September 24, 2021
Welcome to the nineteenth in our continuing series: GSO Profiles! Each post will feature a brief interview with a member of the GSO community. For now, we are featuring GSO students who graduated over the past year. These profiles are one way we can celebrate the accomplishments of those graduating in this unusual time of COVID-19, and also welcome them to the ranks of GSO alums.
In May, Sam Katz received his Master of Science degree, and his major professor was GSO professor Rainer Lohmann. Sam was intrigued by the idea of using passive samplers and designed his own for his M.S. research. He liked this research so much that he is staying on at GSO with Lohmann for his Ph.D. His research got off to an ominous start collecting open ocean samples while COVID was breaking out. But being on a ship in the middle of the Atlantic Ocean turned out to be one of the safest places to be at that time!
Here’s Sam in his own words:
GSOP: Tell us about your work/research at GSO: what question(s) are you trying to answer?
SK: I was working to understand what type of organic pollutants are in Newark Bay, NJ and how are they distributed. I developed a new sampling device that used passive samplers to measure the organic pollutants (i.e. pesticides and flame retardants) in the sediment porewater. I worked in New Jersey because it was a grant involving their Superfund site, it was through an agency which was part of the Department of Defense.
GSOP: What led you to your studies/career in ocean science?
SK: I grew up in coastal Maine, and after my undergraduate degree I landed a job as a Research Technician working for Christoph Aeppli at the Bigelow Laboratory for Ocean Sciences in East Boothbay, Maine.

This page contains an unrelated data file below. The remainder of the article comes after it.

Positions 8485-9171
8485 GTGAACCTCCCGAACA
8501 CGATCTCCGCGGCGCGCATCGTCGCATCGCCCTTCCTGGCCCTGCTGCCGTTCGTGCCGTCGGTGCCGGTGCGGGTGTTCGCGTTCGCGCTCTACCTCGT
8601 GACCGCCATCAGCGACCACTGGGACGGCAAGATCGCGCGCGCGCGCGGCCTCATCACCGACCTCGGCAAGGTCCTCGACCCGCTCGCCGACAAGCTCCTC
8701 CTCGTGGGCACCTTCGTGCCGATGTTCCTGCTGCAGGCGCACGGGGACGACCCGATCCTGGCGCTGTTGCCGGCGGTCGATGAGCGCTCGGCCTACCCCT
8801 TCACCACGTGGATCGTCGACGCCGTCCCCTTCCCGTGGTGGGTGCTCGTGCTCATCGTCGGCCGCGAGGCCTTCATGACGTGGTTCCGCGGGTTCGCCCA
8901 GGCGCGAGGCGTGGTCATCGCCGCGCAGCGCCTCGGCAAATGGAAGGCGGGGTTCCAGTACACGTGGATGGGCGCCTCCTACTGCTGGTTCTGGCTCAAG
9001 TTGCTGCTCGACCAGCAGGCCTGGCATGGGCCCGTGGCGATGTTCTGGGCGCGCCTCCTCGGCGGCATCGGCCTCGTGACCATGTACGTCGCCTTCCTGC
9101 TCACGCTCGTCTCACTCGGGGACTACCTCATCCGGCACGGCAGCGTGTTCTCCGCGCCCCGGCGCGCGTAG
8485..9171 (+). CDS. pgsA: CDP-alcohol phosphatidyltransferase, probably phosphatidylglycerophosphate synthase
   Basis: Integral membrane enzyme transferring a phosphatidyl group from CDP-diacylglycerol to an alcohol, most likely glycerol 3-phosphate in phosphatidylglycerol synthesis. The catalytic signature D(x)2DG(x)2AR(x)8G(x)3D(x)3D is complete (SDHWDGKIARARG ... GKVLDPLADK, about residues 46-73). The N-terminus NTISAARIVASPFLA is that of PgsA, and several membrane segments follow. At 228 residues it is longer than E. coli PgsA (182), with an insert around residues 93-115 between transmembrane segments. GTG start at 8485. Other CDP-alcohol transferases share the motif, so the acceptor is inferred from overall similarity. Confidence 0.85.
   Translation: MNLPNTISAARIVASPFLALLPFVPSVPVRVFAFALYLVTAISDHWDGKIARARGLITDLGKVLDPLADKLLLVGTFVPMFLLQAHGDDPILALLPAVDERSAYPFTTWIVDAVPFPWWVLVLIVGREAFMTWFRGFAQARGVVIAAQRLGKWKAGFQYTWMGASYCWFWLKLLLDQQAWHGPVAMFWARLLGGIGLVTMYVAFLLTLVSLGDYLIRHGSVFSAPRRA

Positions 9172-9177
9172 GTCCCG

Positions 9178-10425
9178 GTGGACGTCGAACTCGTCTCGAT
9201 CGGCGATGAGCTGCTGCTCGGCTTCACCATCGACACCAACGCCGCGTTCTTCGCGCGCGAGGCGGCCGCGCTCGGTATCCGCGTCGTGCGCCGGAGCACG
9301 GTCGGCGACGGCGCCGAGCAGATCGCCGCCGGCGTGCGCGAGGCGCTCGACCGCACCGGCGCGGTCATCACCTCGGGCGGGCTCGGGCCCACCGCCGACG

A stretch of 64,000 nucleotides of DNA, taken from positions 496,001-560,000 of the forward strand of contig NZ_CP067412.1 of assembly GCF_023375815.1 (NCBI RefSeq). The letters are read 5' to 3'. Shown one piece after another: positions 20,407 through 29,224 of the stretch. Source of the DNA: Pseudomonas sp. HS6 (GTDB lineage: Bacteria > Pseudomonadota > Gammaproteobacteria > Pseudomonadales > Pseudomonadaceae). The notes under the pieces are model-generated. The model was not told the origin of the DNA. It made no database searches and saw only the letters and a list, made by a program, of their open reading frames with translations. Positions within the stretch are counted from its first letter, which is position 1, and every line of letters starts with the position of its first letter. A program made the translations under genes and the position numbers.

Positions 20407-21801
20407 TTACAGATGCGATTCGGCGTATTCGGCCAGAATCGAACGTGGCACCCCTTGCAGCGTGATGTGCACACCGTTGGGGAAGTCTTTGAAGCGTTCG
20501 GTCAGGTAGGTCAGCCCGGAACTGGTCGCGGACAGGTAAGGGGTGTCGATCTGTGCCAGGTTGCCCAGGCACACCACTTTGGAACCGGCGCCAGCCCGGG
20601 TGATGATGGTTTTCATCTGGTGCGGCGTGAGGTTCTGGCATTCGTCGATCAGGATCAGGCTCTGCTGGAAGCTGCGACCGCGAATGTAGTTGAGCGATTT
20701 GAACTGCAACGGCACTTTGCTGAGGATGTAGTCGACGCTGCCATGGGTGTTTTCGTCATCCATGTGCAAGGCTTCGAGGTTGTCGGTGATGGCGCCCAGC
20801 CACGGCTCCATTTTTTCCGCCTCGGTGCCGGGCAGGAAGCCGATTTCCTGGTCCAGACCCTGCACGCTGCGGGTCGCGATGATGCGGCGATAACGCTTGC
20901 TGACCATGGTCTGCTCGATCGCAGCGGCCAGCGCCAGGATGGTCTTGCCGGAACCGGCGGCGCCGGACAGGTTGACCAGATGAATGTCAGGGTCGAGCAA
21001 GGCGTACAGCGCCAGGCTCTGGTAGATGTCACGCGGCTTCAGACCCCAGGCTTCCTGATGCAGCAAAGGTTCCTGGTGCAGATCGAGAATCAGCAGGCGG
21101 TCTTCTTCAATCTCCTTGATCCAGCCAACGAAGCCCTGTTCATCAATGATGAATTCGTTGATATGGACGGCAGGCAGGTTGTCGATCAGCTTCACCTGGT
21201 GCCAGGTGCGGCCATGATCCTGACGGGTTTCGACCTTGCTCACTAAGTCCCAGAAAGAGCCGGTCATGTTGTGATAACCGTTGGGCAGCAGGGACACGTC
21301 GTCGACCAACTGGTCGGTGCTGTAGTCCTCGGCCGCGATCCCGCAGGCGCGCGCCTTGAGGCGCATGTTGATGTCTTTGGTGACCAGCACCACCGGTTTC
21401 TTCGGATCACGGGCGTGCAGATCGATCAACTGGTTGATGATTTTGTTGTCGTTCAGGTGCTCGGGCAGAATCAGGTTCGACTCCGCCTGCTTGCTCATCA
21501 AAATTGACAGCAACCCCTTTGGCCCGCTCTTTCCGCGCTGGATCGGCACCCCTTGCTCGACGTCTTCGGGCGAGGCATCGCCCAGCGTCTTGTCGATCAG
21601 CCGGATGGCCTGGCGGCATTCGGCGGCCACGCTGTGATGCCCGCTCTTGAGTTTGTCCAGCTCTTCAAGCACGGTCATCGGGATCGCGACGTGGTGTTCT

GSOP: What brought you to GSO?
SK: At Bigelow Lab, my job before coming to GSO, our lab’s postdoc, Deedar Nabi, was working with passive samplers as a way of detecting petroleum compounds in seawater. I thought this was a cool new field and wanted to learn more. Rainer Lohmann has been working with passive samplers for over 10 years, so it was an easy decision to come to GSO.
GSOP: How have the COVID precautions affected you?
SK: I was on the Endeavor research cruise that left port in February 2020 before COVID was even being talked about. All the science went on as normal while crossing the Atlantic and back. But when we arrived in Cape Verde on Friday March 13, we found that all flights home had been cancelled, so the scientists and crew stayed on the ship and returned to Narragansett that way. (Read more about this cruise.) I needed to stay on the ship anyhow to prepare our samples so that didn’t affect my plans. We fulfilled our 14-day quarantine period on board, so we were able to leave the ship when she arrived at the GSO pier. Back on shore, it was kind of nice as I had the whole lab to myself to finish up the last set of samples.
GSOP: What was it like defending your thesis virtually?
It wasn’t too bad defending virtually; the hardest part was presenting without any of that non-verbal feedback you learn to play off of while presenting in person.
GSOP: What do you do for fun?
SK: In the summer I enjoy sailing and also going for hikes in the mountains (usually up in Maine and New Hampshire) and skiing in the winter. Also I enjoy exploring all the tasty food and drink places around wherever I am.
GSOP: What is your favorite spot or view at GSO?
SK: It’s hard to choose one. The typical answer would be somewhere overlooking the bay, but I also really enjoy the community garden.
GSOP: Since you have had some time since your defense, what have you been doing since you finished your degree?
SK: I’ve transition right into working on my Ph.D., but I was able to take a week off in May to help sail a boat up from Florida.
GSOP: What are you planning to do next?
I’m staying on here at GSO to get my Ph.D. looking at a soot deposition across the equatorial Atlantic. On my Endeavor cruise in spring 2020, we left Bridgetown, Barbados and crossed the Atlantic looking for particulate black carbon dust in the sediment as part of my Ph.D. research. It was a busy 3 weeks collecting surface sediment cores and water samples from 14 sites in the equatorial Atlantic. We used an MC-800 multicorer to get the top 40cm of sediment and also used a CTD (conductivity, temperature and depth sampler) to collect water from as deep as 4100m.